Not that I’m particularly concerned, but you get articles on the news that damns our trade.
Malaysian couple shell out $4,300
Japanese expat coughs up $6,000
Conman duped would-be tenants and agents by posing as property’s manager
A MALAYSIAN couple and a Japanese expatriate have fallen prey to a rental scam run by a conman who took $10,300 from them – then went into hiding.
Neither party realised they had paid him to lease the same terrace house in Serangoon Gardens. But in a twist of fate, they ran into each another there – and discovered his scam.
The man who allegedly made off with their money – his full name is Axley Alexander Ryan Shah and he calls himself Ryan – had no legal link to the property. He pretended to be the property’s manager. It is not clear how he obtained the house keys.
The Straits Times, 16th January 2009
Apart from us as Realtors/ agents handling properties for rental or sale, we have to make sure we check our background of our clients and do the necessary ownership check from Inlis before starting to market for them; even if it means they might be close acquaintances to avoid any possible trouble.
Due Diligence Check-list
The best thing to do would be doing a due diligence check-list of what you should do if you are serving the owner/ or the tenant. Verifications of credentials could be done right before the marketing phase starts, which could potentially save you alot of trouble.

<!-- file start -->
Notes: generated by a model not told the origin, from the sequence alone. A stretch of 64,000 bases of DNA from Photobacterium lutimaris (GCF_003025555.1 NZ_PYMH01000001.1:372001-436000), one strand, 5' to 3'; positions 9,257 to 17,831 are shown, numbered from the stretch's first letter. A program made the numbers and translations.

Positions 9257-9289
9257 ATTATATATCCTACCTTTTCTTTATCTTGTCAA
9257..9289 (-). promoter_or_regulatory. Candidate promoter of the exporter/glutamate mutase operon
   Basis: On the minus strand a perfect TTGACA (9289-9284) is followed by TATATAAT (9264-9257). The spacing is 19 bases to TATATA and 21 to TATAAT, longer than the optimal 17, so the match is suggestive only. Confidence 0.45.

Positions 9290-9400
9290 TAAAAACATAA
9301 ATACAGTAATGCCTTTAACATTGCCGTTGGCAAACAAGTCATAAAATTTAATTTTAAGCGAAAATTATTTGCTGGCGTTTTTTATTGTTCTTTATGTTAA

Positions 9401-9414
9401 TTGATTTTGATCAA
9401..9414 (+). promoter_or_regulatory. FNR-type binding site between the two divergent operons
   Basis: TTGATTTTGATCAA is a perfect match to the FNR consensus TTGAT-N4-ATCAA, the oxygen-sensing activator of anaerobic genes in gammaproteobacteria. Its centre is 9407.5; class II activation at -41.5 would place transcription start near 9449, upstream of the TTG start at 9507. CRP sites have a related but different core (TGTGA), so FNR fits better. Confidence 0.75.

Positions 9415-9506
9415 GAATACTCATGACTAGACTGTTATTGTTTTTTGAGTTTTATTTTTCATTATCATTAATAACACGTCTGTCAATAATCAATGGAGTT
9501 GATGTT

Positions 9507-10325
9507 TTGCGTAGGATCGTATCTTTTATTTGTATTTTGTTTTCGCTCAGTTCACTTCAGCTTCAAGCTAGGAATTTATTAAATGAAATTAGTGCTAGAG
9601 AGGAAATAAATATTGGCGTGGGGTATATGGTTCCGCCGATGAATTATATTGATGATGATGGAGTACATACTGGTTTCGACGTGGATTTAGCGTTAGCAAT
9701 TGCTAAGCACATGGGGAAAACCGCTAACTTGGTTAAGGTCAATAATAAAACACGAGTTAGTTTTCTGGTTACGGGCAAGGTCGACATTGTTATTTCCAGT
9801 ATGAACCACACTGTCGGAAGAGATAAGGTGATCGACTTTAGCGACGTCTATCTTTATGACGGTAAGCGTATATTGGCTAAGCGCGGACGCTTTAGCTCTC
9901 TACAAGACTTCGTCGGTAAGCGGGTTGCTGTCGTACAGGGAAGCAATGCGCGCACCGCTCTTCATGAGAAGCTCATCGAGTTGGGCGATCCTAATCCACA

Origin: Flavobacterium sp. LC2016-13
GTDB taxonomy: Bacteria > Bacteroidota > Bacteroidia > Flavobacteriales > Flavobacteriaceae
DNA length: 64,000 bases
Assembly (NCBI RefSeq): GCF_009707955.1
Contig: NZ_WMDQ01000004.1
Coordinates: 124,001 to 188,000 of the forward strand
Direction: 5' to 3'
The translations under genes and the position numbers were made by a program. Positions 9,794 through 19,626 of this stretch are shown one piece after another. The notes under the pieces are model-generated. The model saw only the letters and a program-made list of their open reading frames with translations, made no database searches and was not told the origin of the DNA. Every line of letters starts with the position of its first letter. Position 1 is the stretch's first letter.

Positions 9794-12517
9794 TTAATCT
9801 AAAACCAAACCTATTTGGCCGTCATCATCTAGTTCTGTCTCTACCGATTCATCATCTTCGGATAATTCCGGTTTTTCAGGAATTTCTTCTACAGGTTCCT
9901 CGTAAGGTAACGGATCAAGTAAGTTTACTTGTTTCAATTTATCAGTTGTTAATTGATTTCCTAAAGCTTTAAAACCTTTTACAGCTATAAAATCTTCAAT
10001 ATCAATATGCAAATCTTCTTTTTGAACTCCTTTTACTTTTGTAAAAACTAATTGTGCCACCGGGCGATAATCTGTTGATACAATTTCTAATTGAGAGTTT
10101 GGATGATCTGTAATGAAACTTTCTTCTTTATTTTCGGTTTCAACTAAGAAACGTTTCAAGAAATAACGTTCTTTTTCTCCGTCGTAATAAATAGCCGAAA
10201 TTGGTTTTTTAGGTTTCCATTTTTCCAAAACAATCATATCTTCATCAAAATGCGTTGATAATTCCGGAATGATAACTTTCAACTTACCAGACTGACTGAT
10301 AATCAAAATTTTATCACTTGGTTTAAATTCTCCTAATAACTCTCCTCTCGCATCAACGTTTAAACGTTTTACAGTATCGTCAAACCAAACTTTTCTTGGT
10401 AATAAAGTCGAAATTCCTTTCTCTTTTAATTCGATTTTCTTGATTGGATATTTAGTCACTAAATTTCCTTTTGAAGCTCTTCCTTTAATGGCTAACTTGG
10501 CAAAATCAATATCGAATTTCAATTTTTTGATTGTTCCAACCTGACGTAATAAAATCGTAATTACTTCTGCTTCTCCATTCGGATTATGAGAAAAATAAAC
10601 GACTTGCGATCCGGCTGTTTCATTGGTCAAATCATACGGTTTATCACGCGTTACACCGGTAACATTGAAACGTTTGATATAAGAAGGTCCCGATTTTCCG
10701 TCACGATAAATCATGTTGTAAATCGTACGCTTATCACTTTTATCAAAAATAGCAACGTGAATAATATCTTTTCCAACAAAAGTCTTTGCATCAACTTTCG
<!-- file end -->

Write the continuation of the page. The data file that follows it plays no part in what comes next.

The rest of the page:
In such above mentioned rental scam case, the tenants were the victims and our fellow agents from ERA might have accidentally misplaced the keys, letting some anonymous guy in unintentionally.
Owners/ Landlords, Due Diligence As Well
I understand owners/ landlords usually leave their listings open for any agents to give the best possible deal of a tenancy or even a sale, and as such opens up the vulnerability of such above mentioned frauds.
One simple solution would be working with agents whom you are familiar with and have them undersign a letter of undertaking whilst they have the keys to the apartment/ house.
Another would be awarding exclusives to agents whom you’re familiar with that you know will be responsible towards the marketing of your premises. The agent could update you on the times that your premise would be viewed with other co-broking agents and you could solely hold the exclusive agent responsible should such scams happen.
Again, a check-list might be troublesome, but I suppose it could be something to protect you in case anything happens, in the long run.